Milwaukee will be glad to have homecourt in what is now a best of three series. This is why you protect homecourt, so that in the case the other team does come back, you still have a chance in the series. With the series tied 2-2, Game 5 puts the pressure on both teams. Will Toronto be able to replicate their home performances on the road? Will Milwaukee be able to shake off its worst loss of the season? Dylan from Raptors HQ came by to answer questions like always!
Toronto’s bench outplayed Milwaukee’s bench convincingly in Game 4. Assuming Milwaukee keeps the starting lineup, do you see that continuing?
When Kawhi Leonard plays minutes with the bench, the Raptors have done an excellent job making their open looks. Milwaukee tends to swarm Kawhi in the midrange, leading to kick out and swing opportunities that result in open threes. The same can be said about Toronto swarming Giannis while the shooters that surround him are presented with open shots.
However, the biggest difference comes down to who receives the ball on the perimeter, and what these players do with the ball once they receive these passes. The Raptors tasked with shooting threes off the bench (Norman Powell and Fred VanVleet) are historically capable shooters (40% and 37.8% from three on the season, respectively), meaning there’s a decent chance these shots will fall when left open. Serge Ibaka isn’t a long-range threat, so most his shots come off pick and pops or rolls to the basket.
Meanwhile, the Bucks’ shooters off the bench (Malcolm Brogdon, Ersan Ilyasova, George Hill and Pat Connaughton) are collectively less adept from long range than Toronto’s options (42.6%, 36.3%, 28% and 33% from three on the season, respectively). Of course, Milwaukee got seriously unlucky last game with Brogdon having an unusually abysmal shooting night, an area from which he’s typically money.
Toronto played swarming defense all night, chasing skillful outside shooters after Giannis kickouts and leaving weaker shooters like Bledsoe open, welcoming drives into a packed paint. Still, I wouldn’t be surprised if Milwaukee runs more screens for Malcolm Brogdon moving forward, who has the shooting proficiency to make Toronto pay from downtown.
Do you see Milwaukee making any adjustments after game 4?
In my opinion, Milwaukee’s defense should ease off Kawhi just a hair, getting ready to pounce on perimeter shooters after he runs into a wall in the paint. Kawhi is clearly battling an injury, limiting his explosiveness and creativity in finishing around the rim. Giannis, however, mentioned post-game that Milwaukee won’t change their defensive game plan, letting Marc Gasol, Pascal Siakam and company take open threes.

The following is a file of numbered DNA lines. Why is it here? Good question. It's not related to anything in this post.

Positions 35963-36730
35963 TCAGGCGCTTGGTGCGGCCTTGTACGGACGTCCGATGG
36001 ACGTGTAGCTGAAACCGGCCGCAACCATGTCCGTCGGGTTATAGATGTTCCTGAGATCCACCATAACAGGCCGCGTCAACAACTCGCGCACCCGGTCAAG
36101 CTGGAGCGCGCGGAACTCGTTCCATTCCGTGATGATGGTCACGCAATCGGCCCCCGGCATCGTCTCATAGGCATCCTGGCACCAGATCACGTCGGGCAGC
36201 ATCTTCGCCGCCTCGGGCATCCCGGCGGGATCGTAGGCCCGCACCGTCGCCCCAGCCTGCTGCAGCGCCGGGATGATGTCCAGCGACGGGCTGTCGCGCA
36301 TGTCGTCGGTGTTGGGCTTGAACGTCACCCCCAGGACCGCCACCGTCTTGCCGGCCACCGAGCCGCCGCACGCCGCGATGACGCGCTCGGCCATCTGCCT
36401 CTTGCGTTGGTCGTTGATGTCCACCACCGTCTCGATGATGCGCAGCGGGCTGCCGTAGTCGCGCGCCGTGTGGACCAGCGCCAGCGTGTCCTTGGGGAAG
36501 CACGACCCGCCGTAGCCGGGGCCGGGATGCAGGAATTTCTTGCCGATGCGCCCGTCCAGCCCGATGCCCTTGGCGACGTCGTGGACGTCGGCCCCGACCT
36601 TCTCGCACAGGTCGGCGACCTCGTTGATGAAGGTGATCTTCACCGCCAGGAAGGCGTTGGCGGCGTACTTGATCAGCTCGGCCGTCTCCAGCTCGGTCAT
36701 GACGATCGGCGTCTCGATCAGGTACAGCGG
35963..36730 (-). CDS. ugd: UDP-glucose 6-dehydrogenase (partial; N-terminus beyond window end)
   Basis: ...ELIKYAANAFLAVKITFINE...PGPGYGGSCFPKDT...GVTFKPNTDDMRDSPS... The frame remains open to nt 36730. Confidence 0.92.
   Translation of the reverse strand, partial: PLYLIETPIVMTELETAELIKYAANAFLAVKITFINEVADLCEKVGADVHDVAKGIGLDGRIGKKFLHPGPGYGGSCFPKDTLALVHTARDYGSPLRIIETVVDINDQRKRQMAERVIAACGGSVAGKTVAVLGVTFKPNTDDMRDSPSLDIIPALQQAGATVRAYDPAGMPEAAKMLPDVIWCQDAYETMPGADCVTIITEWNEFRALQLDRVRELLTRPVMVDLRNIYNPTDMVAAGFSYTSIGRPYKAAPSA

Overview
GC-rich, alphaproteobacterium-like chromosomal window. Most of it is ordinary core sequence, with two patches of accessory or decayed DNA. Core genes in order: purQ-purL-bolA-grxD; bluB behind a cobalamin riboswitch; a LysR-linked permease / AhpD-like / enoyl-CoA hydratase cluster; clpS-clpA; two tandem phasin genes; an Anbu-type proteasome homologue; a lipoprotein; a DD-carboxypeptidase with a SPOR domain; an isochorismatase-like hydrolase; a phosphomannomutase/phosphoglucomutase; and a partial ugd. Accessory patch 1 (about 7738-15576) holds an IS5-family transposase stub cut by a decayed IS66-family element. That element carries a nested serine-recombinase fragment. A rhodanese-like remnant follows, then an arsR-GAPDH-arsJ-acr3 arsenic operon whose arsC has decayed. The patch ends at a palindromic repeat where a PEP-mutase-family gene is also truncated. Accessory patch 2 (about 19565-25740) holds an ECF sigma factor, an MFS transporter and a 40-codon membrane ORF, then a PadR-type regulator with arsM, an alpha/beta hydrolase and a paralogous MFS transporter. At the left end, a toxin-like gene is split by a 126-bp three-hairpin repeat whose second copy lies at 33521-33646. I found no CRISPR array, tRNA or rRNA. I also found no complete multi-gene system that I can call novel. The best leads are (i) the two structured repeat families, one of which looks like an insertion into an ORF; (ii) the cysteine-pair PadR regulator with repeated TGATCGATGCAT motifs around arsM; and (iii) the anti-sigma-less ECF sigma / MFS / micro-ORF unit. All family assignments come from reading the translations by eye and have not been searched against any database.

This strategy works to an extent; Norman Powell and Pascal Siakam combined for eleven missed threes last game. But, Ibaka, Kawhi and Kyle Lowry worked on positioning themselves closer to the net after their teammates took long-range shots, leading to more offensive boards.
I think Milwaukee should also consider supplementing some of Bledsoe’s minutes with Brogdon. Bledsoe is unable to provide real value off kickouts, either bricking his threes or driving directly into the packed paint with no purpose at all. Brogdon may have had a rough night, but he’ll bounce back assuming he’s healthy.
This becomes a best of three series, do you think Milwaukee having homecourt advantage will be an issue for Toronto?
Playing on the road has been an issue for the Raptors in this series. Toronto’s role-players struggled to hit their shots in Milwaukee, while the Bucks seemed more comfortable playing on their home floor. Games 1 and 3 could’ve seemingly gone either way, as they were both close near the end; however, the home team won both of those contests, and I don’t believe that to be a coincidence. A roaring crowd can boost a team’s confidence when they’re down and keep them focused when they’re up. As well, playing on your home court tends to remind players of their game plan, providing a comfortable setting in which they’ve seen success numerous times throughout the year.
While Toronto’s newfound shooting surely bodes well for the rest of the series, momentum can swing at the drop of a hat. It makes me nervous knowing the Raptors must win at least one in Milwaukee given the factors I’ve just described, but if they can hit the open shots that Milwaukee consistently gifts them, I’ll be able to sleep at night.
For more perspective from the Milwaukee side, check out Kyle’s answers over on Raptors HQ.